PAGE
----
On Friday 19 August 2005 5:33 am, Austin Ziegler wrote:

> I've been programming in Ruby for a while now, and I only know the
> meanings of $1..$9, $0 (use it all the time -- there's no other
> option, as far as I know), $! and $? (only because of shell
> programming) and $: (but I usually use $LOAD_PATH). The only one
> you'll typically see in my code is $0. And that only for command-line
> utility runners.

Austin, if you use the object interface for dealing with regular expressions,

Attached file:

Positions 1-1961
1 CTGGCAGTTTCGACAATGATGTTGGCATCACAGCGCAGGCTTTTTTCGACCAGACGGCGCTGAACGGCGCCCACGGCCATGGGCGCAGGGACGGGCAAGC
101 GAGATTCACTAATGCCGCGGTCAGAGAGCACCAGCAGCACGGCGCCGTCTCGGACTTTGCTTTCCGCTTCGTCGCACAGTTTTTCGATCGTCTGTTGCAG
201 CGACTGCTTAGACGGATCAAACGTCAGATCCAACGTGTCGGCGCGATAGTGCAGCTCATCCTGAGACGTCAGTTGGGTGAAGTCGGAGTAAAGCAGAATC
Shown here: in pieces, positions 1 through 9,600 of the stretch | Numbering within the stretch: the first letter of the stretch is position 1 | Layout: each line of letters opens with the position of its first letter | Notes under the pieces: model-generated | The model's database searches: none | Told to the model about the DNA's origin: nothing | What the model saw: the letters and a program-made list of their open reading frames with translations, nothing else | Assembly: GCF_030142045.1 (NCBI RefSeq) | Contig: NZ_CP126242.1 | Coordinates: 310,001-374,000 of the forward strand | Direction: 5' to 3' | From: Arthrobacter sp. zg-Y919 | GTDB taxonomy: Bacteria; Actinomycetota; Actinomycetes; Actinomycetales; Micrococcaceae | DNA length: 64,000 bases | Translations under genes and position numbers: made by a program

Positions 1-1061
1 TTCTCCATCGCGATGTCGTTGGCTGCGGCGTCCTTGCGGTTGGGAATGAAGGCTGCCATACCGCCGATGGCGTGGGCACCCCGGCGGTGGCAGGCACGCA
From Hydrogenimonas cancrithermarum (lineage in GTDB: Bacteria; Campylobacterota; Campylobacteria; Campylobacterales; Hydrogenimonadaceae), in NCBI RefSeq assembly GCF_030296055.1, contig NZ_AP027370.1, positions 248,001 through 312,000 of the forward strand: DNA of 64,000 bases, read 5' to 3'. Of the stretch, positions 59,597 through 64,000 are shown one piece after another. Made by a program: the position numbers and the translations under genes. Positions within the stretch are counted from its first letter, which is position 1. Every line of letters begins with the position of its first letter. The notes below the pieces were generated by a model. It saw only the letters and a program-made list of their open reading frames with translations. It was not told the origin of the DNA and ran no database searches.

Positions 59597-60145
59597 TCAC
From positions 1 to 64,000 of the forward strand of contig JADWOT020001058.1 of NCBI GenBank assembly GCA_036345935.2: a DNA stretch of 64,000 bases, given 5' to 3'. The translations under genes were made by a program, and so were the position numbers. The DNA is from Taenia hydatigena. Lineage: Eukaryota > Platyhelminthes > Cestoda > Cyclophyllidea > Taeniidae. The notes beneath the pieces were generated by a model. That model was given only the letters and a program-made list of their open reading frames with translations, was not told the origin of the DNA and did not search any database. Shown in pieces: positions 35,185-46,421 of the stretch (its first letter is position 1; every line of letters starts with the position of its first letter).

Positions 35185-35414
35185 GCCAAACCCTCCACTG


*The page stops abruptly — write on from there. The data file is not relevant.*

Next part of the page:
you need not touch $1, $2, $3, etc...

a = 'abc 123 you and me'
my_match = /(\d+)/.match(a)
puts my_match[1]

=> 123

my_match has a MatchData object.  Treat it like an array, and index 0 contains 
the whole match, while 1 through n contain the captures from the various 
parens in the regex.   Or you can call #captures to get an array containing 
just the captures.

This took a bit longer for me to shift to using over the Perlish $1 .. $9 
syntax, because for some quick things, $1 is a lot faster to use than 
capturing matchdata and referencing it.  Over time, though, I've grown to 
prefer it because it just reads better, to me, especially when I start doing 
complex things with matches.


Kirk Haines



Kirk Haines